Several environmental protection groups have filed a lawsuit against the U.S. Army Corps of Engineers over granting what they believe to be an illegal mining permit.
According to a statement from Kentuckians for the Commonwealth and the Sierra Club, a permit granted to Leeco Mining is unlawful due to the destruction of streams and possible adverse health effects.
The mine is located on the border of Perry and Knott counties near Lotts Creek. According to the lawsuit, the new permit at the existing Stacy Branch mine would create a valley fill which would remove over three miles of streams from this area.
KFTC and the Sierra Club believe that the construction of this mine and the mining process could contribute to health problems of those living close to it. It is because of this, they say, that they are fighting the permit.
The lawsuit cites several studies claiming that proximity to surface mining or mountaintop removal mining can be linked to cancers, heart disease, and birth defects. According to Dr. John Patterson of Irvine, Ky., the human cost of life should be considered when issuing mining permits.
“As a family physician and public health educator who practiced in rural Kentucky for over 30 years, I am concerned about recent research showing that cancer, cardiovascular disease, birth defects and low birth weight babies occur at higher rates in people living near mountaintop removal coal mining sites,” said Patterson. “These communities also experience a lower overall quality of life and a lower life expectancy.”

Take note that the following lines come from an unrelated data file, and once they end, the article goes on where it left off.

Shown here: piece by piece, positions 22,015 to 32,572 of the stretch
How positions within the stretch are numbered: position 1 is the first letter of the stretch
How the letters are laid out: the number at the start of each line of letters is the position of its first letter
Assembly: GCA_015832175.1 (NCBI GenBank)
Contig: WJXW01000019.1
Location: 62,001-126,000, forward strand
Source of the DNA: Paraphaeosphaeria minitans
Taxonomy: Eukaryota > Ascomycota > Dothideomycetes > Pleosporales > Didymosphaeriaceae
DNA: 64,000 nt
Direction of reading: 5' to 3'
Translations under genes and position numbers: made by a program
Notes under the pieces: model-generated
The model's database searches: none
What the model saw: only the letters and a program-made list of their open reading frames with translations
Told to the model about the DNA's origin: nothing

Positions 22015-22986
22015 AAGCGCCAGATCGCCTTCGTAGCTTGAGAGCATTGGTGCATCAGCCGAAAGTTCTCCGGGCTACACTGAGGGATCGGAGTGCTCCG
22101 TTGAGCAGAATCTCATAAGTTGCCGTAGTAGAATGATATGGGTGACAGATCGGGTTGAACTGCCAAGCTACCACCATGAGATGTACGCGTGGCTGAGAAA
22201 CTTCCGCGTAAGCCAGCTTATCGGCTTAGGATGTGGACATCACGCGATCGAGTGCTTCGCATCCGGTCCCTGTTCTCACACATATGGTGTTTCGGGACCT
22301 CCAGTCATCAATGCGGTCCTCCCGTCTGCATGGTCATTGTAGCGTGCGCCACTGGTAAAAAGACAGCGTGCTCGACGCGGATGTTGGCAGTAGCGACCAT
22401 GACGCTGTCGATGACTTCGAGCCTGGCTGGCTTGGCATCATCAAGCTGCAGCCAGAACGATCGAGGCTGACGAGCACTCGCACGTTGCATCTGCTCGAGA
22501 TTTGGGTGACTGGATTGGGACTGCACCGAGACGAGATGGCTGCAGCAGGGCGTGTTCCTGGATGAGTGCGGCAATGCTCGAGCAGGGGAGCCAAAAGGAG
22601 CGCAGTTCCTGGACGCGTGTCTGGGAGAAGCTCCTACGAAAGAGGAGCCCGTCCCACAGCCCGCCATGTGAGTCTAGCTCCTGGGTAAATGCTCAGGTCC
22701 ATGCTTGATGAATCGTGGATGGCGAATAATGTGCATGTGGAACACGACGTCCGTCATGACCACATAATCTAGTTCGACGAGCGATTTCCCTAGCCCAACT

While there are several safe guards in place that would prevent the issuance of mining permits that pose a significant danger, such as the Clean Air and Clean Water acts, the lawsuit alleges that the Corps of Engineers failed to heed those safeguards in the issuance of this permit. The statement says, “The groups filing the action contend that the Army Corps of Engineers must, by law, take these factors into account when issuing permits for mountaintop removal mining, something it failed to do in the case of the Stacy Branch mine.”
A representative for the U.S. Army Corps of Engineers’ regional office declined to comment on the lawsuit this week, citing its status as ongoing litigation.
The lawsuit seeks to have the permit for the site vacated, keeping the Corps of Engineers from granting any more permits that allow valley fills unless they comply with clean air and water laws, and reasonable attorney fees paid to the plaintiffs.
The lawsuit was drafted by the Appalachian Citizens Law Center in Whitesburg.